1. The sign appointed is a fringe of silk, or thread, or worsted, or the garment itself ravelled at the bottom, and a blue ribband bound on the top of it to keep it tight (Numbers 15:38). The Jews being a peculiar people, they were thus distinguished from their neighbours in their dress, as well as in their diet; and taught by such little instances of singularity, not to be conformed to the way of the heathen in greater things. Thus likewise they proclaimed themselves Jews wherever they were, as those that were not ashamed of God and His law.
2. The intention of it was to remind them that they were a peculiar people. They were not appointed for the trimming and adorning of their clothes, but to “stir up their pure minds by way of remembrance” (2 Peter 3:1). That they might look upon the fringe, and remember the commandments. Many look upon their ornaments to feed their pride, but they must look upon these ornaments to awaken their consciences to a sense of their duty, that their religion might constantly beset them, and they might carry it about with them, as they did their clothes, wherever they went. It was intended particularly to be a preservation from idolatry, That ye “seek not after your own heart,” and your own eyes, in your religious worship. Yet it may extend also to the whole conversation; for nothing is more contrary to God’s honour and our own true interest than to walk in the way of our heart, and in the sight of our eyes; for the imagination of the heart is evil, and so is the lust of the eyes. (Matthew Henry, D. D.)
The ribband of blue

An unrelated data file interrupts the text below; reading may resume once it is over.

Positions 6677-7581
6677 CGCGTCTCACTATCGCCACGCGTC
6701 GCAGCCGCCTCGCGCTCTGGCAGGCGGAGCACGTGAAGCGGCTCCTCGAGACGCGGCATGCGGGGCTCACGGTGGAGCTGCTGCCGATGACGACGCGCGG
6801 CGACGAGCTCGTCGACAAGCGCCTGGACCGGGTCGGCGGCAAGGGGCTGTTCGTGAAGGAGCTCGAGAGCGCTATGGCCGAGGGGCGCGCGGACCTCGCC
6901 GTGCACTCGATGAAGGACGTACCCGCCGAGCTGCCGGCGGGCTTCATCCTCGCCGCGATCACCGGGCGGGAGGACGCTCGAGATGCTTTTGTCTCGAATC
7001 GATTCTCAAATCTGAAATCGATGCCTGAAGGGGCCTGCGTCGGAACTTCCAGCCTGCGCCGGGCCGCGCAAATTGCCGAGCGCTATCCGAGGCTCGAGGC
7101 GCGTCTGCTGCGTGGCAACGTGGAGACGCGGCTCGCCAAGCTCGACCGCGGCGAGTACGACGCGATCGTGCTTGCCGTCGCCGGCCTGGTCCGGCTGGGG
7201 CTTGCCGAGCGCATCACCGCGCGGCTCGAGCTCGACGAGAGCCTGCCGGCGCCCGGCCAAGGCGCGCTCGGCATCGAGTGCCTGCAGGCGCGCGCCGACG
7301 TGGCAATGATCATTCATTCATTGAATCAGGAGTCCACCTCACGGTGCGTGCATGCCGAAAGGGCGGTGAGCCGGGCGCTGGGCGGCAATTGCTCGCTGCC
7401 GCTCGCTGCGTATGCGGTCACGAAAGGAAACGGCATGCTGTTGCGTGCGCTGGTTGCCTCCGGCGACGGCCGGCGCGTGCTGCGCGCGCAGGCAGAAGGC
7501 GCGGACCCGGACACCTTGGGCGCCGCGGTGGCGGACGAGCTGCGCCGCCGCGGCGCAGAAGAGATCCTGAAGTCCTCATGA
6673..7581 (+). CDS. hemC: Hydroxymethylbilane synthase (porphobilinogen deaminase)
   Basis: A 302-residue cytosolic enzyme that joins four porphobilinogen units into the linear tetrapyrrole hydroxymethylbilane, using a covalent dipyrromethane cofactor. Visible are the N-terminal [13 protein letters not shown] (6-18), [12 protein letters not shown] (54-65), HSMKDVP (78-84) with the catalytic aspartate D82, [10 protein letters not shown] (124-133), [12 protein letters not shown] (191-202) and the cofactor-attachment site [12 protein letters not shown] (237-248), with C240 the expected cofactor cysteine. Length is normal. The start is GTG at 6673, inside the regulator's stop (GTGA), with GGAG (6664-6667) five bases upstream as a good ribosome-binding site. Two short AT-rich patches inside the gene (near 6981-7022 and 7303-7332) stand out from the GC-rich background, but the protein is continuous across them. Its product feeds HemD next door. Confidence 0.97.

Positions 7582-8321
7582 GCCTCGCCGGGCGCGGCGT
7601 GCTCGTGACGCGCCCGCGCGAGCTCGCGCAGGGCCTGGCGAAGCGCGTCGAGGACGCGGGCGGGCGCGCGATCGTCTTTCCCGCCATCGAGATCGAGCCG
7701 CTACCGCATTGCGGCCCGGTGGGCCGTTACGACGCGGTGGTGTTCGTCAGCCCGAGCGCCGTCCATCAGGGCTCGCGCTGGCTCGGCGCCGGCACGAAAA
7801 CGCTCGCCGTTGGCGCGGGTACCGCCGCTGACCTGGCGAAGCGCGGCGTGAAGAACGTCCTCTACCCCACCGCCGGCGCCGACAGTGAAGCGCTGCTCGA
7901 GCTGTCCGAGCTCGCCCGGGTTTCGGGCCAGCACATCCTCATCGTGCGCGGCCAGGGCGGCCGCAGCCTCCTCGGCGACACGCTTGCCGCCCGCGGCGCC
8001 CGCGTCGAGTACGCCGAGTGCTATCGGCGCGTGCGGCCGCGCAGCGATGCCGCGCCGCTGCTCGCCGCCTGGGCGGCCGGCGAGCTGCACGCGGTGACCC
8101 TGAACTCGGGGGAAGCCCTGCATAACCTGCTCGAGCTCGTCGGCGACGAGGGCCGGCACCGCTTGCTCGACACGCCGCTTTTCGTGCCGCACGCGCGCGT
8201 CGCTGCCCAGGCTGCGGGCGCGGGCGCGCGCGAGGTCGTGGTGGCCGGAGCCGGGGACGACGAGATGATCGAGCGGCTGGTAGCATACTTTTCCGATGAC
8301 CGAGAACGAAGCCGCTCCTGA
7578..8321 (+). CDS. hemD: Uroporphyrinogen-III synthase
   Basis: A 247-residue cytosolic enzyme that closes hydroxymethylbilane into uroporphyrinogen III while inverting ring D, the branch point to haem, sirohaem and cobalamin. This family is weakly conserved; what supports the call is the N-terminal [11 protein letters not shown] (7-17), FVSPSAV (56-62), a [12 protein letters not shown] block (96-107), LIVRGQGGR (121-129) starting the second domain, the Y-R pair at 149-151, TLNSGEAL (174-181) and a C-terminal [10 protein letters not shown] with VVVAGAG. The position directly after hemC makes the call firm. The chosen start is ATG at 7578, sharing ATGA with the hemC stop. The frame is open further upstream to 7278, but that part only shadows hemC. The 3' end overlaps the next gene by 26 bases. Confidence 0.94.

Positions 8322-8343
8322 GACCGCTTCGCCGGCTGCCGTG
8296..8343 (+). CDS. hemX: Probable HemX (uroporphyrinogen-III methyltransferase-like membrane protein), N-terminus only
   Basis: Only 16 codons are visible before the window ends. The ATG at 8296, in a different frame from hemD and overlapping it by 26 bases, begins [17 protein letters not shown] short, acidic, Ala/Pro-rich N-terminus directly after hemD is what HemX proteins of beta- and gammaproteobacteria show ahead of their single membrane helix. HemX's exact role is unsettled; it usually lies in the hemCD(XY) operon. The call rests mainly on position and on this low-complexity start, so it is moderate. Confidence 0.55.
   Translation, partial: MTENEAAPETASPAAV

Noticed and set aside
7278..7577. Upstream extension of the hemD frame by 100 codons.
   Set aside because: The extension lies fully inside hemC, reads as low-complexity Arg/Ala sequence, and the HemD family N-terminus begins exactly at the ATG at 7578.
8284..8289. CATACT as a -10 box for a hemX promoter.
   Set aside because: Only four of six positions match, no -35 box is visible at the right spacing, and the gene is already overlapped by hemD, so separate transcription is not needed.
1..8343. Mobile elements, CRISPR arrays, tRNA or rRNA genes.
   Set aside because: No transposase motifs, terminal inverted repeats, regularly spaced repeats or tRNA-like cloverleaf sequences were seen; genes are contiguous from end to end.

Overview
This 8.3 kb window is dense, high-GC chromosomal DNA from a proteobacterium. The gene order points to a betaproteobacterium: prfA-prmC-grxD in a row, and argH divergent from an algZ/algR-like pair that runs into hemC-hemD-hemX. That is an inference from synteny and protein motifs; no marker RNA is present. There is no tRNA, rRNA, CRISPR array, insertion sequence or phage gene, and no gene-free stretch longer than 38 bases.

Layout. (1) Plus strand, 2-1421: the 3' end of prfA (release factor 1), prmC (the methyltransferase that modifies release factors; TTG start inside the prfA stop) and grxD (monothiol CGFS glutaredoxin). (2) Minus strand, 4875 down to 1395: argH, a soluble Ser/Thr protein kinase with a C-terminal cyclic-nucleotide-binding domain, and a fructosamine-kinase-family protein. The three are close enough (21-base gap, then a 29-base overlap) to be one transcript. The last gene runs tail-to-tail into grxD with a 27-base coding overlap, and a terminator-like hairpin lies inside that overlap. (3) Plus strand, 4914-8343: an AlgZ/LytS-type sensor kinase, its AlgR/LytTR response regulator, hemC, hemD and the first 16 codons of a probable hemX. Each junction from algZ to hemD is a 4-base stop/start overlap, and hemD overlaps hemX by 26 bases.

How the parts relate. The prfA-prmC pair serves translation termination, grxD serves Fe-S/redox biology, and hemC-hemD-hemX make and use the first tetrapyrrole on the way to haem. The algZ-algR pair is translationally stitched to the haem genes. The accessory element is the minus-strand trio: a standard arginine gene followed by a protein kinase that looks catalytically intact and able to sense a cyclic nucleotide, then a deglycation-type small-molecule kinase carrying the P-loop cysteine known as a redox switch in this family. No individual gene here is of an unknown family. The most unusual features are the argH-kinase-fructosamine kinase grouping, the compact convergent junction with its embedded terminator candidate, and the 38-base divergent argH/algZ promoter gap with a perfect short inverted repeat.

The chief use of clothing is defence against the chills and variations of the weather; two subordinate uses are for the promotion of beauty, and for distinction of office. We can be at no loss to perceive that there are mental uses corresponding to the above which require for the soul spiritual clothing. The soul has its summer and its winter, and all the varieties of a mental year. There are seasons of hopefulness and brilliancy in which we have all the elasticity and promise of spring; there are states of peaceful warmth, of continued serene happiness; “the soul’s calm sunshine and the heartfelt joy” which bespeak the spirit’s summer; but there are likewise periods of decreasing warmth, of incipient depressions, and coolnesses to what has formerly yielded the highest pleasure; until at length we arrive at states of painful cold, the joylessness, the hopelessness, and the sadness, which ate the characteristics of the winter of the soul. In this wintry state storms of distressing fears and darkening doubts will rush upon the soul. Strong delusions that we may believe a lie, will, like fierce tempests, howl about us. Thrice happy are they who remember that the Divine Word will be a blessing in joy and in sorrow, in sickness and in health, in summer and in winter; but they should also bear in mind, that to be a protection in all seasons the Divine mercy has provided us with spiritual clothing. The doctrines of religion, when intelligently adopted and adapted to our particular states, serve this important purpose. And when those doctrines are, as they ought to be, full, comprehensive, and complete, applying themselves to all the departments of human affection, thought, and life, they make a complete dress. We are, then, to speak to the Israelites who are typified by those of our text, the spiritual Israelites; and say first that they clothe themselves with genuine doctrines of Divine truth, with the garments of salvation, and next, that they especially make them fringes in the borders of their garments. After we have meditated upon the doctrines of religion, and seen their fitness to our own states of mind and heart, thus clothed ourselves in them, the next part of our duty is to bring them into life. Many there are who put on religion as a dress for the head, and even also for the breast, but do not bring it down to the feet. But we are to make a border for our garments, and the border must be a fringe. The distinctive feature of a fringe is, that the material of which it is composed is divided into small portions firmly united at the upper part, but hanging with separate forms of beauty at the lower. The idea suggested by this is, that religion must be employed in all the small affairs of daily life as well as on great occasions; the lowest part of our spiritual dress must be a fringe. We are, however, not only commanded to have a fringe to our garments, but to have upon the fringe a ribband of blue. And this leads us to consider the correspondence of colours. Natural colours, we know, originate in natural light. They are the separation of the beauties which are bound up in the sunbeam, and their reflection to the human eye. There is a trinity of fundamental colours, red, blue, and yellow. From the blending of these in varied proportions all others are made. Red, the colour of fire, is the symbol of the truths of love, the fire of the soul. Blue, the colour of the azure depths of the sky, is symbolic of the deep things of the Spirit of God, on which faith delights to gaze. Yellow is the hue of truth which applies to outward life, and in combination with blue it makes green, which corresponds to truth in the letter of the Word, made simple to the common eye of mankind. Blue gives a sense of clearness and depth, in which it surpasses all other hues. Blue, then, is the colour which represents the spirit of the Holy Word, the depths of heavenly wisdom. There is, however, cold blue, as it has more of white in it, and warm blue, as it derives a certain hue from red. There has also been some difficulty in determining the exact shade meant by Techeleth, the Hebrew name for this colour. But from a full consideration of this subject we are satisfied it was the name for blue tinged with red, from violet to purple. And this very strikingly brings out the Divine lesson by correspondence. While the blue indicates that in our demeanour in life we should be correct, in harmony with the spirit of truth, the red hue indicates that all our truth ought to be softened and warmed by love. “Speak the truth in love,” said the apostle, and to remind them of this duty God commanded the ribband of warm blue to be worn upon the fringe of their garments by the sons of Israel. It is religion in life that is observed by and is attractive to good men. When it not only enlightens the head and rules the heart, but comes down to the skirt of the garment, infusing justice, kindness, and courtesy in every act and word, then it has an eloquence which will inspire many a well-disposed heart to say, “We will go with you, for we have heard that God is with you. Let your good works and your good words so shine before men, that they may glorify your Father who is in heaven.” (J. Bayley, Ph. D.)